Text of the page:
What to Do If Your Property Taxes Increase in One Year

What to Do If Your Property Taxes Increase in One Year

What to Do If Your Property Taxes Increase in One Year

Property taxes are a significant expense for homeowners, and an unexpected increase can strain your budget. If you face higher property taxes, it’s essential to understand why this happened and what steps you can take to manage the increase. Here’s a guide on what to do if your property taxes increase in one year.

Understand the Reason for the Increase

The first step is to understand why your property taxes have increased. There are several common reasons for an increase:

  1. Property Reassessment: Your local government periodically reassesses property values to ensure taxes reflect current market values. If your property’s assessed value increases, so will your taxes.
  2. Tax Rate Changes: Local governments can change tax rates to meet budgetary needs. An increase in the tax rate will result in higher property taxes.
  3. Improvements or Additions: If you’ve made significant improvements or additions to your property, such as adding a room or renovating, your property value—and consequently your taxes—may increase.
  4. Exemption Changes: Changes in tax exemptions, such as homestead exemptions or senior citizen exemptions, can also affect your property taxes.

Review Your Property Tax Assessment

Once you understand the reason for the increase, review your property tax assessment closely. Assessors sometimes make errors, and your property may have been overvalued. Here’s what to do:

  1. Request a Copy of the Assessment: Contact your local tax assessor’s office for a detailed property assessment.
  2. Compare with Similar Properties: Look at the assessed values of similar properties in your neighborhood. You may have grounds to contest the assessment if there’s a significant discrepancy.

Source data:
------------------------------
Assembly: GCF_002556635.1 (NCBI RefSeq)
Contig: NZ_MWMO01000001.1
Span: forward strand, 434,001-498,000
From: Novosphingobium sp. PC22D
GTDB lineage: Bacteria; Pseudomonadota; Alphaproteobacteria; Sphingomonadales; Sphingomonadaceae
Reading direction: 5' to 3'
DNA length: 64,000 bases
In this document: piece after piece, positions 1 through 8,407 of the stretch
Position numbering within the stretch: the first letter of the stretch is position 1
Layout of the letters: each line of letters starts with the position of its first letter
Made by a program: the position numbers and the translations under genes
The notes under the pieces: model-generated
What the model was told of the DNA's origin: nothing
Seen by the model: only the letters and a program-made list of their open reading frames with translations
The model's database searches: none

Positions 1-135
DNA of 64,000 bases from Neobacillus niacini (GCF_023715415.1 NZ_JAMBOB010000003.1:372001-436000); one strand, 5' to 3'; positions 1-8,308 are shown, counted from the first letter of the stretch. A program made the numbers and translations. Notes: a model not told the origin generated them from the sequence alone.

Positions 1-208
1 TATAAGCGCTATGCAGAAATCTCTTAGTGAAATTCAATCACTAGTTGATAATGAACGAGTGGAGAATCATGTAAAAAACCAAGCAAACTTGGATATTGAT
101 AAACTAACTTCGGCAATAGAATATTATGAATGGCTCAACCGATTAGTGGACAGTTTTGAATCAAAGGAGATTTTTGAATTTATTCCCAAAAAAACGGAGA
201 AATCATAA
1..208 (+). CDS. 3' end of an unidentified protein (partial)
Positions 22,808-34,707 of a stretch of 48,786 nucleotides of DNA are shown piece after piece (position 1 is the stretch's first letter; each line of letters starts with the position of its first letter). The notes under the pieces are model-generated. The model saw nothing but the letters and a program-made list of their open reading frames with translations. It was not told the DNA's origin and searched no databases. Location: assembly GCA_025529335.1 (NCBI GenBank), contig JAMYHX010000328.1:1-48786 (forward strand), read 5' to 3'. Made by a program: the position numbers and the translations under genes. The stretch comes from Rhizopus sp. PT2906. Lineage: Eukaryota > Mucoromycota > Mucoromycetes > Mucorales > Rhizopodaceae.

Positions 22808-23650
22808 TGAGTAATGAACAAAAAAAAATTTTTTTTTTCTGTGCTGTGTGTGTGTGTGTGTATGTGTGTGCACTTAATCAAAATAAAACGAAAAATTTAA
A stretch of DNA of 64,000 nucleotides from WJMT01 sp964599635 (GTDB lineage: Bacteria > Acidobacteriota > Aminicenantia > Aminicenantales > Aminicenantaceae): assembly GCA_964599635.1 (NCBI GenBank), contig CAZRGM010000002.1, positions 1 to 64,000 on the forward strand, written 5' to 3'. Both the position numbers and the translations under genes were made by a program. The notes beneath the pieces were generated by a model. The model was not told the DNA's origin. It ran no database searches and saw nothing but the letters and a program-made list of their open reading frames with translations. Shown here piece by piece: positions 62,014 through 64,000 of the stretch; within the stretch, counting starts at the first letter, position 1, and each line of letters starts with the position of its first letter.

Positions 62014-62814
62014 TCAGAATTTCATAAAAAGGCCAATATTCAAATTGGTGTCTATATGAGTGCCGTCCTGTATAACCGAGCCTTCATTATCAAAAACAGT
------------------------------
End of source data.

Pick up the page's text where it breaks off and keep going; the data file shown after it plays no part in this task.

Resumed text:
3. Check for Errors: Ensure all details about your property are correct, including the square footage, number of rooms, and any improvements.

Appeal the Assessment

If you believe your property has been over-assessed, you can appeal. Here’s how to do it:

  1. Understand the Process: Each locality has its appeal process. Check your local assessor’s website or contact their office for specific steps.
  2. Gather Evidence: Collect evidence to support your claim, such as recent appraisals, photos of your property, and assessments of comparable properties.
  3. File the Appeal: Submit your appeal according to the local guidelines, including all necessary forms and supporting documents.
  4. Attend the Hearing: Be prepared to present your case at a hearing. Explain why you believe your property has been overvalued and provide evidence.

Explore Tax Relief Programs

Many local governments offer tax relief programs to help homeowners manage property taxes. These programs might include:

  1. Homestead Exemptions: Some states provide exemptions that reduce the taxable value of your primary residence.
  2. Senior Citizen Exemptions: If you’re a senior citizen, you may qualify for additional exemptions or tax deferrals.
  3. Veteran Exemptions: Veterans or their surviving spouses might be eligible for property tax relief.
  4. Income-Based Programs: Some programs offer tax relief based on your income level.

Budget for Future Increases

To manage future property tax increases, incorporate potential increases into your budget. Consider setting aside a portion of your monthly income into a savings account designated for property taxes. This can help cushion the impact of any future increases.


Increasing property taxes can be challenging, but understanding the reasons and your options can help you manage the situation effectively. Review your assessment carefully, appeal if necessary, and explore available tax relief programs. By staying informed and proactive, you can better handle the financial impact of rising property taxes.

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